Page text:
Whats the.....

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  • 04-30-2005, 08:44 AM
    Florian
    Whats the.....
    highest frequency a normal human can hear?

    Thanks

    -Flo
  • 04-30-2005, 08:48 AM
    shokhead
    Something like 20Hz-20000Khz?
  • 04-30-2005, 09:30 AM
    Wireworm5
    Based on my Sony DVD player which has a sharp/ slow filter. On 'slow' frequencies above 20khz are cut. I have mine set on 'sharp', this to my ears makes the music sound halographic, other than that I couldn't specifically point out instrument characteristics.
  • 04-30-2005, 09:51 AM
    This Guy
    20 khz is average for normal people. It gets lower as you age cause your hearing isnt gonna be as good as when you were younger
  • 04-30-2005, 10:21 AM
    Geoffcin
    Quote:

    Originally Posted by Florian
    highest frequency a normal human can hear?

    Thanks

    -Flo


    On my last hearing test my ability to detect sounds showed a loss at about 17khz. However, I was able to detect a 22khz tone at a higher volume. In my view ultrasonic energy, while not nessasarily detected as "sound" does have a bering on the perception of sound. Tweeters with an ultra-extended high frequency responce, like a ribbon, to me sound more transparent, and better at reproducing something the shimmer of a cymbal. Indeed the direction that manufacturers are taking is to push the flat responce of tweeters out futher and further. The newer materials coming online for traditional domes like Berylium & Diamond have allowed much higher frequency extension, out to 30khz, or even 50khz in some cases. I got a chance to listen to a few of these exotics last Thursday, and in my view, it DOES make a difference to have that frequency extension.
  • 04-30-2005, 10:53 AM
    plextor guy
    I'd guess a very low percentage..
    of anyone over the age of 21 can hear anything beyond the 16-18 KHz range. This is especially important to consider when reading reviews and opinion about audio eqiupment based solely on listening. It should be mandatory for anyone writing a review or posting an opinion to also post their age. And if not age, post the results of a recent hearing test.
  • 04-30-2005, 11:10 AM
    Florian
    Great for all the fast answeres. I am going to filter some 22K and above stuff out and see how it works.

    PS: My Apogee Scintilla's arived ;-)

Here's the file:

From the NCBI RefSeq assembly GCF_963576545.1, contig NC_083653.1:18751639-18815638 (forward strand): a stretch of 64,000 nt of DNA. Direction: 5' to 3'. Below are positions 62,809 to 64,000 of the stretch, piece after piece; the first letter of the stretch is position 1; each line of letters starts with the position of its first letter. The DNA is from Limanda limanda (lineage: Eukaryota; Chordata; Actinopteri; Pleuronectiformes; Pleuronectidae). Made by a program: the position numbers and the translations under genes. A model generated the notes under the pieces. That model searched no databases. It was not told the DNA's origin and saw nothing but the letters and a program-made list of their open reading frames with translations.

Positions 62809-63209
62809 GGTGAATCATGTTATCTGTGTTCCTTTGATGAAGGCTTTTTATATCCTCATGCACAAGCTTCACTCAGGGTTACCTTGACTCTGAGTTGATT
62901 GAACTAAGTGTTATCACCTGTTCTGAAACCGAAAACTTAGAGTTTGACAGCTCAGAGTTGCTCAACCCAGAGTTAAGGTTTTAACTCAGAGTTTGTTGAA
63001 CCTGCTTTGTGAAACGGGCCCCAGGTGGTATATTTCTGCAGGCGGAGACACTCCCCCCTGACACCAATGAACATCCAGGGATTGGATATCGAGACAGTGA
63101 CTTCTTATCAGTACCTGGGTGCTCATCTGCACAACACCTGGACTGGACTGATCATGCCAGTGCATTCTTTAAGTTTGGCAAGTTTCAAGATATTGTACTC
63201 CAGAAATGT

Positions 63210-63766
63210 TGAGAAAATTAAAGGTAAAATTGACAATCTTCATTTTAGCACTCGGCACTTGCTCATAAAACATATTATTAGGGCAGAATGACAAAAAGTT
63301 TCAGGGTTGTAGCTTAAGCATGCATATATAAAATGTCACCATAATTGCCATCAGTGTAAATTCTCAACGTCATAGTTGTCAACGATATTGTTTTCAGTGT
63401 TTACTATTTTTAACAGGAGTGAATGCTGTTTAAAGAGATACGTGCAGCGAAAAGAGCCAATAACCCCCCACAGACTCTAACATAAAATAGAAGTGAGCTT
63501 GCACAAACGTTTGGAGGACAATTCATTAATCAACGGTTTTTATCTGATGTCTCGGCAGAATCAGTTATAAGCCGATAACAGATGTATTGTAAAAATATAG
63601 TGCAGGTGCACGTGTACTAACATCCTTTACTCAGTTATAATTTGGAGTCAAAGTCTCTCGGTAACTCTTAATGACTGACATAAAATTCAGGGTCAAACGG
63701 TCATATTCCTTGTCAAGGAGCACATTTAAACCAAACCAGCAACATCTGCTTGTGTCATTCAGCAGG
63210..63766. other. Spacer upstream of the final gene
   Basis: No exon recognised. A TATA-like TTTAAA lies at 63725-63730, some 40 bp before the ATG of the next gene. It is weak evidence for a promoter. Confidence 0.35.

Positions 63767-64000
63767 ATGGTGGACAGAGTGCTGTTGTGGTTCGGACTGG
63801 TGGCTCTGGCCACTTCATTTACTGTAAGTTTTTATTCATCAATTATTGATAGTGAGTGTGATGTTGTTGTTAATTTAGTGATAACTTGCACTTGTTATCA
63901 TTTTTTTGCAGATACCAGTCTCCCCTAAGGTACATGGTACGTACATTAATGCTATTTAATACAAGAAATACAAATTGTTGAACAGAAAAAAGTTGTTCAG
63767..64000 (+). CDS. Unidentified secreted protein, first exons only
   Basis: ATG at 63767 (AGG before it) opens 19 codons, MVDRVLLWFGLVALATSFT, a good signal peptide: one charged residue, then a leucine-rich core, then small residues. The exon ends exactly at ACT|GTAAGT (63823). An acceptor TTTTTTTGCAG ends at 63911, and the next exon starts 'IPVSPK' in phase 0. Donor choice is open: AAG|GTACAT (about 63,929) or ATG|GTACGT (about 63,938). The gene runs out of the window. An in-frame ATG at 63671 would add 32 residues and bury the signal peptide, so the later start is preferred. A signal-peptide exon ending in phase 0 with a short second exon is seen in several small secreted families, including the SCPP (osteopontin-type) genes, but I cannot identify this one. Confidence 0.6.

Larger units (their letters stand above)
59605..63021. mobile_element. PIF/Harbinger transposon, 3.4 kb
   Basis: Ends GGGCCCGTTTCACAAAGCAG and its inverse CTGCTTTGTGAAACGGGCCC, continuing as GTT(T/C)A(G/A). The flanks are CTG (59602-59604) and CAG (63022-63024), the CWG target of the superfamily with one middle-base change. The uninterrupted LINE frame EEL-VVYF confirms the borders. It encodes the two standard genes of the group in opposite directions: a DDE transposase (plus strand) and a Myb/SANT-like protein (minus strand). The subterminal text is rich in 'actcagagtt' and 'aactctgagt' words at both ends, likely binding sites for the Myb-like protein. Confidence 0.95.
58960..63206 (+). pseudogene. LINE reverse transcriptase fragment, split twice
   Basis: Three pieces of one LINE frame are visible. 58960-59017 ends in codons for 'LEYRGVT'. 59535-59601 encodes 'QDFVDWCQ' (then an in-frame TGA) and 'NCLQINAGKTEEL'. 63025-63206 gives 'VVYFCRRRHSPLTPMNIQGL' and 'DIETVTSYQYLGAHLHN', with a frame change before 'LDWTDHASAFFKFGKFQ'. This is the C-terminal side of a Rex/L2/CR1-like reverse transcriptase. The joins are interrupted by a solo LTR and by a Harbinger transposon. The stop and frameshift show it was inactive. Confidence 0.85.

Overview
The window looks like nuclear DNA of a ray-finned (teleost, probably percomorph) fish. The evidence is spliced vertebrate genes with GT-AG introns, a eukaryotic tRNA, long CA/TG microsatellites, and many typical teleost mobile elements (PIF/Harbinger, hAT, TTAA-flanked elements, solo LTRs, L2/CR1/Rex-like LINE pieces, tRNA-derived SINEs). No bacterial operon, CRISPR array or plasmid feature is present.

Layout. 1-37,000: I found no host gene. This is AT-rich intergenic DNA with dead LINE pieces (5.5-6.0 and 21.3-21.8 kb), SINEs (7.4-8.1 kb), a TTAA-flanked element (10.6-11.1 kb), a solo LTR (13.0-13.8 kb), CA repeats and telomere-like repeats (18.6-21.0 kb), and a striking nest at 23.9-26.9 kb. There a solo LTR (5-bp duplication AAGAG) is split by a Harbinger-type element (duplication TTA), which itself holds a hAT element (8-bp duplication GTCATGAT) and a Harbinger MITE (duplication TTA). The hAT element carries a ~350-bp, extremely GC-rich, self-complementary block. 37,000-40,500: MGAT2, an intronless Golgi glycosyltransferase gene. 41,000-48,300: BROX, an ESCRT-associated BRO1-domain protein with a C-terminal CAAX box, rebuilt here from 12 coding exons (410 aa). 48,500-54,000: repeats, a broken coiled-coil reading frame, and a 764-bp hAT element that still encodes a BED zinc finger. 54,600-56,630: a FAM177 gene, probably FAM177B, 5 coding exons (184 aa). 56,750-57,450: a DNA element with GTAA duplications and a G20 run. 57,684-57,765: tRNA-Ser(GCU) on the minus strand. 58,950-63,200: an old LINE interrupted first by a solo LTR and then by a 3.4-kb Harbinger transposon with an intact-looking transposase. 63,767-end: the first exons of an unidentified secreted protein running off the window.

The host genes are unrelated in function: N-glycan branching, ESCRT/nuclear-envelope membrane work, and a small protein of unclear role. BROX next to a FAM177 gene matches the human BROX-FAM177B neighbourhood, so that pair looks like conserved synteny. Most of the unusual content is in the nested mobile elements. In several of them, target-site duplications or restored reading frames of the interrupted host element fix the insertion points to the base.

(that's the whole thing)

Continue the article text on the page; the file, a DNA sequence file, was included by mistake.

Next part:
• 04-30-2005, 11:10 AM
    RGA
    The vast majority of people do not hear above 15khz or below 40hz(below this it is mostly feeling bass not hearing bass). The industry standard for most of the century was 40hz - 15khz. UHF book talks about the changes (which is mostly marketing to get you to buy things you can;t detect anyway but hey it makes money for people). Sort of like buying a toaster that makes great toast and then having company B come out with a toaster that can heat to 9000 degrees gee pay $850 for toaster B cause it's better. uggh!

    The expanded range of 20hz to 20khz has been here for a few decades, this was more of a marketing tool to be able to get people away from buying cassette tapes which most yielded 40hz-15khz. My deck would achieve 18hz - 21khz with metal tapes. These were just as good as the original...it was a pricey tape deck though
  • 04-30-2005, 11:35 AM
    Feanor
    At 70 decibels ...
    Quote:

    Originally Posted by RGA
    The vast majority of people do not hear above 15khz or below 40hz(below this it is mostly feeling bass not hearing bass). The industry standard for most of the century was 40hz - 15khz. ...

    Which is a very moderate level, I can distinctly hear a 20Hz test tone through my subwoofer, however it is possible that I'm mostly hearing harmonic distortion.

    On the other extreme, I can't hear a 12kHz tone -- I'm aged 60, so that's not unusual. The lack of the top octave doesn't hinder my enjoyment of music in the least -- which you'll be glad to know, give the inevidable :-))
  • 04-30-2005, 11:43 AM
    Florian
    I was just asking because the Scintilla's are the most revealing speaker that i know. And since most "commercial" recordings are made for car stereos they are overbloaed in regions that i wont hear. But the Scintilla will play it, which means that all the ribbons do more work. So i will use my digital room correction to make a target curve that drops at 22Khz or 20Khz.

    -Flo
  • 04-30-2005, 07:54 PM
    E-Stat
    Quote:

    Originally Posted by Florian
    what is the highest frequency a normal human can hear?

    Interesting question. Perhaps a better question is "what is the highest frequency a normal human can detect?"

    Clearly, there are quite a few instruments having significant harmonic energy above 20k. There is some evidence to suggest that our musical experience is not sensed by hearing alone.

    <a href="http://www.cco.caltech.edu/~boyk/spectra/spectra.htm">There's life above 20 kilohertz</a href>

    rw
  • 05-01-2005, 06:40 AM
    shokhead
    Its 20 to 20000 and an intensity of 120db,thats the basic human hearing range. Will change with age. Simple question,simple answer.